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Center Snapshot: Stephen Horan
09.02.11
 
Snapshot: Stephen Horan. Image above: Stephen Horan with an "envelope" for a small satellite in his laboratory in Building 1299 at NASA Langley. Credit: NASA/Sean Smith

By: Jim Hodges

In a small laboratory down the hall from his office in Building 1299, Stephen Horan shows an aluminum-latticed box, about big enough to hold a 10-gallon hat, and said that it's designed to carry instruments for a science experiment into space.

Or a science measurement.

Or ... to be determined.

It's the way small satellites work, said Horan, who has been at NASA Langley for two years after spending 22 years on the faculty, including 4 years as a department head at New Mexico State University.

First comes the package, then comes the content.

"These are the envelopes that we have to fit in," said Horan. "So how do we structure our experiments so that they fit into the envelope?"

The thinking is a departure from what brought Horan to Langley. He and wife Sheila were looking for a way to get back to the East Coast, to be nearer their parents in Pennsylvania and Maryland, when a job opened on CLARREO, the giant-scoped, $1 billion mission that was to be headed by Langley.

Horan had worked with NASA at the White Sands Ground Terminal and on various research projects at New Mexico State. He also had developed the New Mexico Space Grant Consortium, which put him in frequent contact with NASA headquarters and with other states' Space Grant offices, including that led by Mary Sandy in Hampton.

He served two years as chair of the National Council of Space Grant Directors.

The fit at Langley seemed a natural one, and Sheila – also an electrical engineer – got a post at Old Dominion while seeking one in industry.

But then CLARREO was a victim of budget cuts, leaving Horan with time to do something similar to what he had done at New Mexico State: Look for missions for small satellites that Langley could fill.

He started a Small Satellite Working Group that will try to get Langley in the small satellite business. This group is open to others interested in small satellite development.

"A lot of the things I've done since I've been here have been situations of doing full time what I used to do part time on research grants and in teaching," Horan said of his work on CLARREO and in support of organizations seeking grants.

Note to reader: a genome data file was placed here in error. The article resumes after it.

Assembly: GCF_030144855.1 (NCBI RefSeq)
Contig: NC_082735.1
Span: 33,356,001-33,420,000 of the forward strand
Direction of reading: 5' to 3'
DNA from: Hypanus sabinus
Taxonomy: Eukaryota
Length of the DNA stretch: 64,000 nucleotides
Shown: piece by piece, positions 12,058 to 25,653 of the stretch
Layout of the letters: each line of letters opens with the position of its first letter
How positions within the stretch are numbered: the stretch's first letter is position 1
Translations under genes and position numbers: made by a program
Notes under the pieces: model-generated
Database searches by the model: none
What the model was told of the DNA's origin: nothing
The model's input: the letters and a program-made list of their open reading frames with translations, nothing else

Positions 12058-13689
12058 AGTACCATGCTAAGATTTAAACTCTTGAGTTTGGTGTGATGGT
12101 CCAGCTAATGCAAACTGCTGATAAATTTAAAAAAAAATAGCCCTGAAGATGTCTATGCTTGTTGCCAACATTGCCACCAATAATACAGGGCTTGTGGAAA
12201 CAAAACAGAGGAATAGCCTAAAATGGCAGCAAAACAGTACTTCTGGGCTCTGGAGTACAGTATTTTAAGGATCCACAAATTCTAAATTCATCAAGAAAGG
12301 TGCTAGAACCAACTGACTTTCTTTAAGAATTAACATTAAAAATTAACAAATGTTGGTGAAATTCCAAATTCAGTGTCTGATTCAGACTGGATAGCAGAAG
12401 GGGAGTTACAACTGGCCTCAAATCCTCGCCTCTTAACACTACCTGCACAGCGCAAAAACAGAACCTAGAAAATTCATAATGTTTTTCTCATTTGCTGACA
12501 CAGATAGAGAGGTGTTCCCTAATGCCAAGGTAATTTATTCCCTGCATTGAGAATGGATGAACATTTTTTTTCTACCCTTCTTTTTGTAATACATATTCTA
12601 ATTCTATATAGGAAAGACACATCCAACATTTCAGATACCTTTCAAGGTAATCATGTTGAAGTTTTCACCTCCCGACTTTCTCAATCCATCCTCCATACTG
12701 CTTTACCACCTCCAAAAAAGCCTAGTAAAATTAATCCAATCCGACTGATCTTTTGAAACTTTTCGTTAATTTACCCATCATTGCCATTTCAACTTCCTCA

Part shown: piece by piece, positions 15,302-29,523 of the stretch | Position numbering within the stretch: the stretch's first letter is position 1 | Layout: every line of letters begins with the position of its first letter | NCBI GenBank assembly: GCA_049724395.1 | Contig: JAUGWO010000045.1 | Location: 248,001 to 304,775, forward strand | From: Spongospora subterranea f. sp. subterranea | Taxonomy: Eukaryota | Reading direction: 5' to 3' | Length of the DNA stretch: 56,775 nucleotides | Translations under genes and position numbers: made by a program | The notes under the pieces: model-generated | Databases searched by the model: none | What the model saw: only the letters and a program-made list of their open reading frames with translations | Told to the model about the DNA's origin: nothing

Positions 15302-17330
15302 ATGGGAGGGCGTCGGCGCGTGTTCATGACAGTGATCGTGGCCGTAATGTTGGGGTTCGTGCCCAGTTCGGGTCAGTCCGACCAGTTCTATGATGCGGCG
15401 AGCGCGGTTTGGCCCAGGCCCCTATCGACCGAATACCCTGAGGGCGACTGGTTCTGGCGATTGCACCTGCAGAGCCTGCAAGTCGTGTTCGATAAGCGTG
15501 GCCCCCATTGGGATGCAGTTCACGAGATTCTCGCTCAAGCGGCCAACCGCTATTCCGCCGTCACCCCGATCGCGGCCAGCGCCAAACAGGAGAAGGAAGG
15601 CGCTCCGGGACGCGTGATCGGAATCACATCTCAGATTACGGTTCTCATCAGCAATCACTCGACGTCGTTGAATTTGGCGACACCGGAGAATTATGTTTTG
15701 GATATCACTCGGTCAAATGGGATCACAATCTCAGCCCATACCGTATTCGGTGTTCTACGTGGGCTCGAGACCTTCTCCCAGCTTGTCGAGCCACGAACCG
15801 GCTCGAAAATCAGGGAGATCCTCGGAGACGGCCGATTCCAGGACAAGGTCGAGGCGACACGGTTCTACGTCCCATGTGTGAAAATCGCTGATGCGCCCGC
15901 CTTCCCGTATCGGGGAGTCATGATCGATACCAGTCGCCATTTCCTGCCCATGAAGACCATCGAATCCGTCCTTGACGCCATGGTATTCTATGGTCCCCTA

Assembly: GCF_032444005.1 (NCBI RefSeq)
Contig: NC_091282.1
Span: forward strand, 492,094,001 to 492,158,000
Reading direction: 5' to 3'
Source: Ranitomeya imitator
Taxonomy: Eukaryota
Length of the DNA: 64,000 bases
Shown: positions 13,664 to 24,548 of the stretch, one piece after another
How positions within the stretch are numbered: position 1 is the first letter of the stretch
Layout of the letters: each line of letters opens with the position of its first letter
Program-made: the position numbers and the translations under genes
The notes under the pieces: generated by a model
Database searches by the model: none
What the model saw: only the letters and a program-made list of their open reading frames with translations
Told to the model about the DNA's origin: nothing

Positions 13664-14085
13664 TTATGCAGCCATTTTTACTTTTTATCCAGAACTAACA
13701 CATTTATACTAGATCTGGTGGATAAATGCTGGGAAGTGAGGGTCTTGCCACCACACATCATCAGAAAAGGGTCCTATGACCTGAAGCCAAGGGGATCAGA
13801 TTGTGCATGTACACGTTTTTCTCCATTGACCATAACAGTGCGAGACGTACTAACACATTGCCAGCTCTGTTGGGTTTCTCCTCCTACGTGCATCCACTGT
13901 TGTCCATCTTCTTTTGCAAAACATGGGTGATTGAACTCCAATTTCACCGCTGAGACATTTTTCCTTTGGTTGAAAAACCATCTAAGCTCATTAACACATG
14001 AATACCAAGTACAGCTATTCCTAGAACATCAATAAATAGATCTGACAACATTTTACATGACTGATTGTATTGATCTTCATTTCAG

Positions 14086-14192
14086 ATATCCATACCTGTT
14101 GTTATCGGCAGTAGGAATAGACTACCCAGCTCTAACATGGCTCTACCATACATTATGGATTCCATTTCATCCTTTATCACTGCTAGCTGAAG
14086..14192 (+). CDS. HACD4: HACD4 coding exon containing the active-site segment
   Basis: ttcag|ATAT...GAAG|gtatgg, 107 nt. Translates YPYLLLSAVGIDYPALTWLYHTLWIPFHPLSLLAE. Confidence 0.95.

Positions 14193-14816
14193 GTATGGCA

"Writing up requirements definitions for the small satellites we used to do for the Air Force at New Mexico State, we're doing here."

In many ways, working at a research university and a research center have parallels. You do research. You seek funding for that research. Sometimes the funding goes away.

"I had a multiyear grant from NASA to do communications work (while at New Mexico State), and it got cut after a year," Horan said. "The state legislature funds universities, and when that money gets cut, the effect rolls downhill.

"I've been to this rodeo before."

He went west to become an astronomer, then learned that engineering paid better and so Horan took his doctorate in electrical engineering in Las Cruces. Mixing teaching and research, he tried to do what a dean told him.

"He said 'when you get to be a full professor, you ought to have something you can point to and say, "if it wasn't for me, that wouldn't be there," ' " Horan said. "So I worked to build up a couple of things."

One was the New Mexico Space Grant. Another was a telemetry laboratory. The university became a magnet for telemetry work.

And then there were the small satellites. They tend to lure single-use, limited-term missions, and people who build them have to foster an acceptance of sorts. "These are secondary payloads, which means you have to go bum a ride from somebody," Horan said. "You have to do it on a non-interference basis. You're not the primary.

"You can't start out with a clean sheet of paper and just put anything anywhere. You have to know up front where it's going to fit."

Horan and the group are awaiting a NASA call for proposals for missions with the idea that it could lead to a future for the center in the field.

He also spends time playing guitar in church, taking digital photographs and trying to get his amateur radio station working. And Horan seeks a site with clear skies to go back to his telescope. Astronomy, which was going to be a career, has become an avocation, but the clouds of Southeastern Virginia make star-gazing more difficult than in the clear nights of the New Mexico desert.

"I think I've found a couple of sites up Route 17, up from Gloucester," he said.

Horan wants to use one of those sites to take a long-distance look at a small satellite from Langley. In the laboratory down the hall in Building 1299, an envelope is ready.

 
 
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